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by John Lund

Every radio-station promotion should fulfill the following six criteria:
  • It will increase ratings by generating more tune-ins, extending Time Spent Listening, or carrying listeners from one daypart to another.

  • It will create awareness, thereby enhancing street talk in the market.

  • It will help establish a personal bond between the station and its core listeners.

  • It will enhance the station's image.

  • It will generate additional sales revenue.
When you've decided what your promotion can do, consider if there is enough lead-time to stage the promotion and achieve your goals. For a major promotion with multi-media involvement, like an outdoor festival, allow three or four months. For a smaller promotion, like a talent appearance or ticket giveaway, plan two to three weeks of lead time.

For each planned promotion, determine how much extra ad revenue will be generated. A price for every promotional announcement should be calculated and included in the cost to the client. Then do what you can to assure that the promotion runs smoothly. Use a planner or checklist to plot every aspect of the promotion and track critical steps for success.

From Promotion Creation to Implementation, try this step-by-step checklist:

  • Set your promotional goals and target air dates.

  • Determine the promotion budget.

  • Write promotional framework and any contest rules. Acquire event insurance, if necessary, and check the legalities.

  • Send a memo to the entire staff about the promotion.

  • Write and produce promotional copy and media advertising.

  • Acquire contest premiums and prizes.

  • Keep a large promotional calendar to track every station promotion, from giveaways to major events. Using the calendar as a marketing flow chart can help build staff awareness, prevent over-commitment, and benefits the sales department to generate additional dollars.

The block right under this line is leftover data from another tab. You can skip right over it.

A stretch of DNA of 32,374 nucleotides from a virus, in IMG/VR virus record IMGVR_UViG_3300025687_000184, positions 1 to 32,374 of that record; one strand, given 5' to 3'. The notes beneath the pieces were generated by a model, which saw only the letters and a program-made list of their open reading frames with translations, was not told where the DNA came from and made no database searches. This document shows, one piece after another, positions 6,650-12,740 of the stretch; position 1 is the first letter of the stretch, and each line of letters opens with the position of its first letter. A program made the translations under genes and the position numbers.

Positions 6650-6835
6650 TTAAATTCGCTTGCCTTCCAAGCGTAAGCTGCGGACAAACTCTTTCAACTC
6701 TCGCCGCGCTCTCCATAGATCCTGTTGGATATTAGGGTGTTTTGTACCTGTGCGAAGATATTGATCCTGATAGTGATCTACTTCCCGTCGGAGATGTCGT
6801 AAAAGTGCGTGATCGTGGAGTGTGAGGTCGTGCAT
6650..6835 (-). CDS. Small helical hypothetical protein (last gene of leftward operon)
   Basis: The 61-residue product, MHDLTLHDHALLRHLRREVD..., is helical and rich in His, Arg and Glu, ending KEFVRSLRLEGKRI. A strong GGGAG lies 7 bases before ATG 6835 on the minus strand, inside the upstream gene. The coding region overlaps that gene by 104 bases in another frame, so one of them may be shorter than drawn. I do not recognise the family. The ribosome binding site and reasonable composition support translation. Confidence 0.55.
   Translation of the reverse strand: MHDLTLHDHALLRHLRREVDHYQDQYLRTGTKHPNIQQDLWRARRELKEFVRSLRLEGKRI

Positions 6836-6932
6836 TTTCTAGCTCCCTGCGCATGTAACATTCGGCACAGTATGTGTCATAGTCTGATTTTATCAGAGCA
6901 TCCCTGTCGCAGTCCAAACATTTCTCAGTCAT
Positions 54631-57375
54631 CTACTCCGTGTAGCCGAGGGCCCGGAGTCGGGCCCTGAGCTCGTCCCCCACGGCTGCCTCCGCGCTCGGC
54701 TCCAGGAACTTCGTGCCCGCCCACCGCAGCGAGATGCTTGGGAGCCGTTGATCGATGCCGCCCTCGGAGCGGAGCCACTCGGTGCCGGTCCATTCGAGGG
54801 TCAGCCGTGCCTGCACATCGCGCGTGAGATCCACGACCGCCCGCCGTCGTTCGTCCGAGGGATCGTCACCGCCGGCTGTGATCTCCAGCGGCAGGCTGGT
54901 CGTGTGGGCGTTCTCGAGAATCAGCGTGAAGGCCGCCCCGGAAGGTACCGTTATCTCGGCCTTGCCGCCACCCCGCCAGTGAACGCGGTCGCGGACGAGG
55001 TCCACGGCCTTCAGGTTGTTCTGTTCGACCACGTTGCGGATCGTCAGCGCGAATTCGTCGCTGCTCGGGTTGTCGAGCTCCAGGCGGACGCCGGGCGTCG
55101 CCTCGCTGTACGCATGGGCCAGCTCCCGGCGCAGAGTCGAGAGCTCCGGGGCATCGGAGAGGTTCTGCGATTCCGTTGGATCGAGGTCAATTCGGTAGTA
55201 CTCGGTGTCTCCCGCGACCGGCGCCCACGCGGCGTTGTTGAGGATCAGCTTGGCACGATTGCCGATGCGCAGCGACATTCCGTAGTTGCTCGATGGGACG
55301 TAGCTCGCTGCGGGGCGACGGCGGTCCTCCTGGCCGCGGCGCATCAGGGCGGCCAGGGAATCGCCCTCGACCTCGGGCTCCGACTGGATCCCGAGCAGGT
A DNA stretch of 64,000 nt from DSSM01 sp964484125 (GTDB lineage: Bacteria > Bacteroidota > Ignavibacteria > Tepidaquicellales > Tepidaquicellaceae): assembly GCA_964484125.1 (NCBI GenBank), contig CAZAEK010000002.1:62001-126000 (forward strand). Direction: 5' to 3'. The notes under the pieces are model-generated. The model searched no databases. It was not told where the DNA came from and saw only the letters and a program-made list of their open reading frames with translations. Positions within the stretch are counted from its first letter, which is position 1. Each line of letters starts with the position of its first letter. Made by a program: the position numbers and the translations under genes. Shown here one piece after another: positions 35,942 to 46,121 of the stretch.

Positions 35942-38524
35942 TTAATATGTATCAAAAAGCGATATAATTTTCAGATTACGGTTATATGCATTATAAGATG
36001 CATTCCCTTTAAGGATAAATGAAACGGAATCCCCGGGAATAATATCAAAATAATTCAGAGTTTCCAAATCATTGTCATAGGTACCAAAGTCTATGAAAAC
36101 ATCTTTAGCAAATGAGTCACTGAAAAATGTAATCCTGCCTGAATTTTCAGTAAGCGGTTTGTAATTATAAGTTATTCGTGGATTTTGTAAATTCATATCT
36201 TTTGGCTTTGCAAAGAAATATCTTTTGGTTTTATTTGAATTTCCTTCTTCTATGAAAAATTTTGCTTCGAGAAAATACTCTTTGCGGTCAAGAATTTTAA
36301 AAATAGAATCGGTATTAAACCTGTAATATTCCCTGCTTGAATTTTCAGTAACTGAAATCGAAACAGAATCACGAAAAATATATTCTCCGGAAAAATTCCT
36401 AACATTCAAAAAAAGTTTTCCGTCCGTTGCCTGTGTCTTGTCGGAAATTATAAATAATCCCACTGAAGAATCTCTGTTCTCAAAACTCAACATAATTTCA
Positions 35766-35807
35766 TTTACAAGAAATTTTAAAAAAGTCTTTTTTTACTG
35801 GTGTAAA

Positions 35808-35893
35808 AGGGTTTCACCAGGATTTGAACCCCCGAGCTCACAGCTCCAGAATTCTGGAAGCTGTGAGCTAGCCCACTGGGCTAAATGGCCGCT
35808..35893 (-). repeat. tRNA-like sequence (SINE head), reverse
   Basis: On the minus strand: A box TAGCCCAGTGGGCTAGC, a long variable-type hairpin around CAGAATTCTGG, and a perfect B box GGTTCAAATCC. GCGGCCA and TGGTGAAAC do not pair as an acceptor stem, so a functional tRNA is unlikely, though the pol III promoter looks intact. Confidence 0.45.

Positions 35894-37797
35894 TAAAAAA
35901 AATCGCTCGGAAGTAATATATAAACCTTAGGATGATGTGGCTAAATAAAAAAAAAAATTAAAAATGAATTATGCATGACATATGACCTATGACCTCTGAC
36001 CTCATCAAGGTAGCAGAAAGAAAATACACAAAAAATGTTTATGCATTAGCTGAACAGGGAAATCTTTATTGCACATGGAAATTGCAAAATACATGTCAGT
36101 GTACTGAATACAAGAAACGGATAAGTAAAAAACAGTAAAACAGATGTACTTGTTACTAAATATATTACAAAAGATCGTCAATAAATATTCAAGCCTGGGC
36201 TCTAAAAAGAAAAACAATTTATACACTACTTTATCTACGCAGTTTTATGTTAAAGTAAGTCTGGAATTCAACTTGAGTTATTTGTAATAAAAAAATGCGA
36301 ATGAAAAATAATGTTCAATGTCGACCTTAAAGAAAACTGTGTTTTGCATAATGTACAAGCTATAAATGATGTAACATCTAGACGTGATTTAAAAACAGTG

• Tease any promotion for at least three days.

  • Promote for at least two weeks before any station-sponsored event.

  • Promote contests on the station website and send e-mail notices to your database.

  • Post-promote each major promotion for at least five days.

    If your promotion includes on-air giveaways:

  • Make sure prizes are in-house before the event begins.

  • Make the contest rules available to the public by mail, at the reception desk and on the station's website.

  • Post the contest rules in the studio and give a copy to the receptionist to help answer phone queries.

  • Send a memo to all staff about contesting procedures. Include emergency phone numbers for all promotional partners.

  • Place contest-winner sheets in the studio; all vital winner information must be carefully recorded.

  • Tape winning phone calls for later use on the air. Winner's comments build contest excitement.
  • Take a cassette recorder to all events. Tape listener comments about the event, and use the clips for post-event and station promos.

  • Ask winners to claim their prizes at the station in person; use the mail as a last resort. Each winner should sign a release form, and give the station permission to use his or her photo and info in press releases and promos.

  • Get pictures of big winners for press releases and the station's website.
  • Event staff and station personnel should wear station "uniforms" - an identifying T-shirt, jacket, badge or cap.

  • Banners, signs, balloons, flyers and the station booth should display the station's calls or nickname.

  • Station personalities should appear at events, and do live remote broadcasts from the venue.

  • Stage premium giveaways at the event location. The station's name should appear on every item awarded.
  • Mail, email, or fax press releases to all media several weeks before the promotion. Follow-up the press release with calls to key contacts.

  • A professional photographer should shoot pictures for trade publications and sales pieces.

  • Hire a professional videographer for trade press, sales presentations, the station's website and television.
  • Send pictures or videos to trade press and use them in sales presentations.

  • Send thank-you cards or e-mails to promotional partners, and ask for testimonial letters.

  • Review the promotion in a staff meeting to determine if all the station's goals were met. Note any improvements that can be made the next time a promotion is staged.

  • Create a file with promos, press releases, contest rules, and post-event info.

  • Prepare a review that summarizes the promotion's goals, accomplishments and costs, including a costs vs. sales analysis.

  • Air promos celebrating the event and telling listeners what the station has done for them. Adding listener comments recorded during event enhances the station's image.

  • Display pictures and a summary of the event on the station's website.

© 2002 by John Lund

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